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Humane Sacrifice: The Story of the Aztec Killer
Felix I.D. Dimaro (2023)

Nigerian-Canadian author Felix I.D. Dimaro has a superpower, one that’s surprisingly rare. He can craft an utterly despicable character, one whose actions turn the stomach and shock the conscience, and have you grudgingly nodding your head and thinking, “yeah, I can see where you’re coming from.” 

I first noticed it while reading Us in Pieces: Stories of Shattered Souls (2022), an interconnected group of novellas and short stories about a family of survivalists and… some other things that I wouldn’t dream of revealing. Dimaro crafted a backstory for the two human monsters in that book that gave me whiplash: there was a moment when I realized that he was going to make me feel for them a little, and I wanted to throw the book across the room. But you’re in careful hands in a Dimaro book, and a scant few pages later I found myself thinking, “well, I don’t exactly condone any of this, but I see how you got to the point where you’re doing it.” Dimaro knows that monsters make monsters.

That superpower is so important to Humane Sacrifice: The Story of the Aztec Killer. Melvin, a sad-sack man who lives in his abusive, domineering mother’s basement, adores his cat, Lucy, who is dying of a cancerous tumor. He can’t afford a surgery that may or may not save Lucy’s life, but he refuses to have his only friend put to sleep. He’s visited by a mysterious man (a worthy entry in a long line of mysterious men offering your heart’s desire, including Ray Bradbury’s Mr. Dark in Something Wicked This Way Comes and Stephen King’s Leland Gaunt from Needful Things) who presents him with a way to save Lucy, one that eventually involves becoming the world’s most inept serial killer, dubbed “the Aztec Killer” by the press. Life gives life, you see, and what will save Lucy is the still-beating hearts of people who have wronged Melvin. And when he runs out of people who have wronged him, well. Nobody will ever love you as much as your pet loves you, and that kind of love deserves certain sacrifices.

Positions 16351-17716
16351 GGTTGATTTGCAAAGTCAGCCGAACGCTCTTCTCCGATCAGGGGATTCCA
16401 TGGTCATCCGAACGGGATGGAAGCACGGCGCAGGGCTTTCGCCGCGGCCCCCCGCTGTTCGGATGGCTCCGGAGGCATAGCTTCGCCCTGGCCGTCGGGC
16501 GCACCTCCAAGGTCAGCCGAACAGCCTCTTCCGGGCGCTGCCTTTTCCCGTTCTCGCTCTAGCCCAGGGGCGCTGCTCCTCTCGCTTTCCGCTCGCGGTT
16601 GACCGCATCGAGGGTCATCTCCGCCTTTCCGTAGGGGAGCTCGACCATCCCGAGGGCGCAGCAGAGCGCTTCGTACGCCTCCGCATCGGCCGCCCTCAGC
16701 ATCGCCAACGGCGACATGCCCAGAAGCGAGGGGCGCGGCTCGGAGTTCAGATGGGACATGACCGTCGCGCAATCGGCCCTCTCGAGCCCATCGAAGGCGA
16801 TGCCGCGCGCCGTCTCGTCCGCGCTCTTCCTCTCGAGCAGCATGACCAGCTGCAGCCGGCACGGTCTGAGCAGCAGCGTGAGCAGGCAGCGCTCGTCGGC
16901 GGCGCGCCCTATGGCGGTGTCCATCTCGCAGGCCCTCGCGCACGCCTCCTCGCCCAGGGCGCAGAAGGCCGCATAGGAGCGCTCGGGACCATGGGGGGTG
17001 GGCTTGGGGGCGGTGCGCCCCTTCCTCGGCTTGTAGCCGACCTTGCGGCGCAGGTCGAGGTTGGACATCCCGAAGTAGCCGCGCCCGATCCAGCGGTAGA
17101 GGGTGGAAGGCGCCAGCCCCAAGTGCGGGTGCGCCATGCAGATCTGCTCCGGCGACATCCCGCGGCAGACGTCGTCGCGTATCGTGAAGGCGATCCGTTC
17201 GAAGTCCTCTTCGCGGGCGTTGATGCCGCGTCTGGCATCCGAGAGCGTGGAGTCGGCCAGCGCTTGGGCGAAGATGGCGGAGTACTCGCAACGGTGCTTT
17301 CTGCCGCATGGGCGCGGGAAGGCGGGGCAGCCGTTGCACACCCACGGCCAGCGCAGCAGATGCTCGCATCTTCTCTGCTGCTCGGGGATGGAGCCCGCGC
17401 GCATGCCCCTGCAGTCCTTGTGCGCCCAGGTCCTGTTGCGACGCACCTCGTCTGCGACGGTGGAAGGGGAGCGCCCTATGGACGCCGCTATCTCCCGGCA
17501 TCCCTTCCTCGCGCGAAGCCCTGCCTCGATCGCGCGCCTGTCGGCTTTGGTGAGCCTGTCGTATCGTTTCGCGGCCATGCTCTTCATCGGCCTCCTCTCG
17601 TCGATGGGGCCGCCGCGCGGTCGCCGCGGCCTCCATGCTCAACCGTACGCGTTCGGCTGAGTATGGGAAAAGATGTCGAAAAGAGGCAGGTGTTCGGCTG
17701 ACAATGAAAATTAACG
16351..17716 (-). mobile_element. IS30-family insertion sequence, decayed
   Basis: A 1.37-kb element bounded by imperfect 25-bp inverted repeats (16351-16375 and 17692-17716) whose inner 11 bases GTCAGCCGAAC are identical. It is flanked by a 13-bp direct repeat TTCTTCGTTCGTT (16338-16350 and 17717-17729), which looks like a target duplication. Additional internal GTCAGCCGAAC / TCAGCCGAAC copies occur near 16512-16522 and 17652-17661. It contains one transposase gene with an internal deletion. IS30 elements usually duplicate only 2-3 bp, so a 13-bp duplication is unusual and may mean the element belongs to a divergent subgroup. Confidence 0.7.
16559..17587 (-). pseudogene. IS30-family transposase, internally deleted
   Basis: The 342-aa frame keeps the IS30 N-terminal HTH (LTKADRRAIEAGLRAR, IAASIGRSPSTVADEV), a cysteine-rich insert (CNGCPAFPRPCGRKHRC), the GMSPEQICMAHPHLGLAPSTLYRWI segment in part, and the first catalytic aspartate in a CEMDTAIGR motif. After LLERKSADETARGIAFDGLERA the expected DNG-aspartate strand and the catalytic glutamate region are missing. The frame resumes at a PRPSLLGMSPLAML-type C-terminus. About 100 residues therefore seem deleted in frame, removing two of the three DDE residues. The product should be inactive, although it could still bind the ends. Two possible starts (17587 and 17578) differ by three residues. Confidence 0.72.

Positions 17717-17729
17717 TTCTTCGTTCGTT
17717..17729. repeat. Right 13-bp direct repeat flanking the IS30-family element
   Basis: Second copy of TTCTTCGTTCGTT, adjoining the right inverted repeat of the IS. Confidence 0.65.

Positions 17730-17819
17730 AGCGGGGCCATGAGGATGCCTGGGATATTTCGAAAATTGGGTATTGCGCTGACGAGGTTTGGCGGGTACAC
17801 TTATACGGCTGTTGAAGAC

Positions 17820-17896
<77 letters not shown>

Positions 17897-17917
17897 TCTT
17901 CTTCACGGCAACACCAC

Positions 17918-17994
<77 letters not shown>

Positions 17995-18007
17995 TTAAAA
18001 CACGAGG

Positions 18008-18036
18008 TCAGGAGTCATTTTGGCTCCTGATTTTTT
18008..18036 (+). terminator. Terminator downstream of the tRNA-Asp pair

Dimaro’s superpower is evident in two ways: first, in outlining how Melvin came to be the sad-sack basement-dweller that he is, and second, in painting a truly moving portrait of how a pet can absolutely save your life, give you a reason for living, an escape from the slings and arrows that existence can send your way. For Melvin, those slings and arrows take the form of a lifetime of vicious abuse at the hands of his mother, who becomes his first victim. But you know, she sort of deserves it, so we’re still in Melvin’s corner, especially when the crazy method seems to work: Lucy’s health improves. As the book progresses, “deserve it” turns out to be a slippery slope.

Fans of extreme body horror will find lots to love here, because that slope is slippery with blood and viscera, extracted from the body with Melvin’s bare hands, a process that Dimaro describes in disgusting, loving detail. This is not a book for the squeamish, and there were paragraphs that I had to skim because the descriptions are stomach-churning. There’s also… humor? This book is funny? I think it is—an incredibly dark humor that could easily pass unnoticed. There are chapters where I found myself giggling while feeling vaguely ill, since some of the funniest parts are also the most disgusting.

If you haven’t read Dimaro yet, this is a great place to start on the extensive output of one of my favorite Canadian horror writers.